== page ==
Setting the record straight on the Rohingyas
The Myanmar migrants’ issue, which has split the country wide open, is more complex than it appearscolumns Updated: Sep 25, 2017 10:00 IST
As soon as I took my seat on the flight from Delhi to Varanasi and habitually peered at my mobile phone, a tweet by my journalist friend Nicholas Dawes aka Nic flashed on the screen. Nic had tweeted about a report by Human Rights Watch which elaborated upon the oppression of Rohingya Muslims in Myanmar.
Before I could start reading the report, the air hostess began with the statutory safety announcement that concluded with: “Oxygen masks will automatically fall from the aircraft’s ceiling if the air pressure in the cabin becomes low. Please wear your own mask before you try and help the person sitting next to you.”
This brought a smile to my face. The relationship between Rohingya refugees and Indian citizens is somewhat similar. The issue has already split the country on ideological lines.
A new report by Human Rights Watch tells us that security forces in Rakhine State’s Maungdaw and Rathedaung have unleashed such a reign of oppression that another 4,00,000 Rohingyas were forced to seek shelter in Bangladesh. After the clouds cleared over Myanmar’s skies, satellite imagery revealed that in the last few days more than 90% of the houses in 214 villages have been burnt down.
This is the situation when Nobel Peace Prize winner Aung San Suu Kyi is the State Counsellor of Myanmar. Suu Kyi finally broke her long silence on the subject on Tuesday. Addressing the nation for the first time about the issue, she said she had no objection to people returning to Myanmar provided they underwent a probe. The purported ‘probe’ was shocking for many.
Suu Kyi also said she wasn’t perturbed with international pressure on the subject since it is Myanmar that is fighting terrorism at home. Members of the Rohingya community had also carried out attacks on innocents and the police. Despite this, if someone complains of torture by the security forces, she was ready for an investigation. The instability reigning for 70 years needs to end, added Suu Kyi. To achieve this, the government had formed a peace committee and invited former UN secretary general Kofi Annan to lead the initiative.
Is this just a mere coincidence that after 70 years, even India is bearing the brunt of social unrest in Jammu and Kashmir, anti-terrorism operations and large-scale migration?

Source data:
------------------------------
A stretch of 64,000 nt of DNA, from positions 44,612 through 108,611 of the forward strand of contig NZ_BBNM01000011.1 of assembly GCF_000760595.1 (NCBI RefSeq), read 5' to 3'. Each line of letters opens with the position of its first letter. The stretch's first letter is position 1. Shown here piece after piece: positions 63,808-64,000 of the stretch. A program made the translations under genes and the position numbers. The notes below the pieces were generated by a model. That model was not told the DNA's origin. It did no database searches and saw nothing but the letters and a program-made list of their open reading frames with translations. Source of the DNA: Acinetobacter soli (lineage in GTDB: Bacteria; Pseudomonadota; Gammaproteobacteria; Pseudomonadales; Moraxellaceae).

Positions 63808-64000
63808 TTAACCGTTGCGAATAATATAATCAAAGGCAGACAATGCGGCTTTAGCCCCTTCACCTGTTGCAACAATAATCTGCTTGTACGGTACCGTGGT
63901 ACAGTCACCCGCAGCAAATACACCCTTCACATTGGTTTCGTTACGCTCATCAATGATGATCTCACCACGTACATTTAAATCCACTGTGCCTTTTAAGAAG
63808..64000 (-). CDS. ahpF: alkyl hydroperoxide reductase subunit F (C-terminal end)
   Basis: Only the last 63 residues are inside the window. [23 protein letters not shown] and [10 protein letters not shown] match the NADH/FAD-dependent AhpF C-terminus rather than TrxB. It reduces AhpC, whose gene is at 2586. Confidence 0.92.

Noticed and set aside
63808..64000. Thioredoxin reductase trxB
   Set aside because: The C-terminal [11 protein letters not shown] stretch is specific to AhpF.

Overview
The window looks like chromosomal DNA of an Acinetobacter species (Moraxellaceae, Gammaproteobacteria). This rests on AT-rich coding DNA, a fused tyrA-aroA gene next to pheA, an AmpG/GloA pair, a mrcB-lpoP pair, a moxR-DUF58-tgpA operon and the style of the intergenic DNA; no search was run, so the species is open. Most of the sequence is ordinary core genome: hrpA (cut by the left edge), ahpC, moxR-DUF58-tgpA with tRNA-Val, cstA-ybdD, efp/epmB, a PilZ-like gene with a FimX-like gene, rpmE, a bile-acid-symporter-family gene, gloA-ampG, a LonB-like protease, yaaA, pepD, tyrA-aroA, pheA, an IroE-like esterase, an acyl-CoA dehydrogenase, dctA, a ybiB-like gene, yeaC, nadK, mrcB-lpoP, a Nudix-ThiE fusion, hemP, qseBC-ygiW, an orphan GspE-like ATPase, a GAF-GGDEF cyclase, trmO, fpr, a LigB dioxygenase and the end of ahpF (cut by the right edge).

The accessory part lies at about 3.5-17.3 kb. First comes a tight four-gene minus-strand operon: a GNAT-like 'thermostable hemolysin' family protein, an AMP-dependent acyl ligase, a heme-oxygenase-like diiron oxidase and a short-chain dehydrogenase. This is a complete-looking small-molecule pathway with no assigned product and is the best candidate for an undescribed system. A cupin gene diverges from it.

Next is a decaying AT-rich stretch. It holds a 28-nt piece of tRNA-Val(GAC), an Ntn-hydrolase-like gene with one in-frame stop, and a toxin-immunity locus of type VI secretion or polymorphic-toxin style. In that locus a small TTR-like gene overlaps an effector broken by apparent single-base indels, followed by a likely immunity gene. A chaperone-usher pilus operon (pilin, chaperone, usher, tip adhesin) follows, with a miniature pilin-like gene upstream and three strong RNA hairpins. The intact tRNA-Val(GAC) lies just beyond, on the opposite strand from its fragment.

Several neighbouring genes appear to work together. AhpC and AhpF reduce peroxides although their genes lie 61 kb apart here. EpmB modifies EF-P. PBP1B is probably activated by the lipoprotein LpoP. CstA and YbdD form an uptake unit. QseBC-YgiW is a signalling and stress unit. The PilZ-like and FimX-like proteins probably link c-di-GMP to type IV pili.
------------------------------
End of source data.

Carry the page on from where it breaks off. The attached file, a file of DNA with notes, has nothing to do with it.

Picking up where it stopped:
This is why not everybody in India wants that a large number of people from the Rohingya community set up base in the country. At present there are 40,000 Rohingya refugees in India. Of these 10,000 are camping in violence-hit Jammu and Kashmir. Intelligence agencies and locals perceive them as potential security risks.
The Centre has given an affidavit in the Supreme Court advocating to send them back and sealed the international borders with Myanmar. Some individuals are strongly criticising this. They are reminding us about Indian civilization and that refugees have been coming to the country since the BC period and playing a constructive role in the evolution of our society. They say we should empathise with the troubles that the Rohingya community is facing.
At the sentimental level, these subjects are good to discuss. But the subject is not so straightforward or simple. If you don’t believe me, recollect the explosions that took place on July 7, 2013 at Gaya’s Mahabodhi temple complex.
The temple venerated by Buddhists all over the world was rocked by nine explosions. A conspiracy was hatched not just to blow up the temple but even the Bodhi tree that had been preserved over centuries in memory of Buddha, the messenger of peace.
The terrorists arrested in this connection later told the police that a conspiracy had been hatched to avenge the atrocities on the Rohingya community in Myanmar.
Since then a question is being raised: Why can’t the people in whose solidarity the conspiracy was hatched, embark on the terror trail themselves? It is true that every Rohingya cannot be viewed as a terrorist but terror organisations such as the IS and Al-Qaida can succeed in indoctrinating them and turning them into terrorists. The history of terrorism is replete with examples of those seeking revenge for atrocities.
It comes as no surprise then that questions are being raised. When your own house is on fire, how can you hope to put salve on the wounds of others singed by fire? In case you want, you can also recollect the air hostess’s statutory warning here. The summation of her advice is that in times of trouble, before you can help others, you have to secure yourself. Are we feeling as secure as to promise shelter and safety to others?
Shashi Shekhar is editor-in-chief Hindustan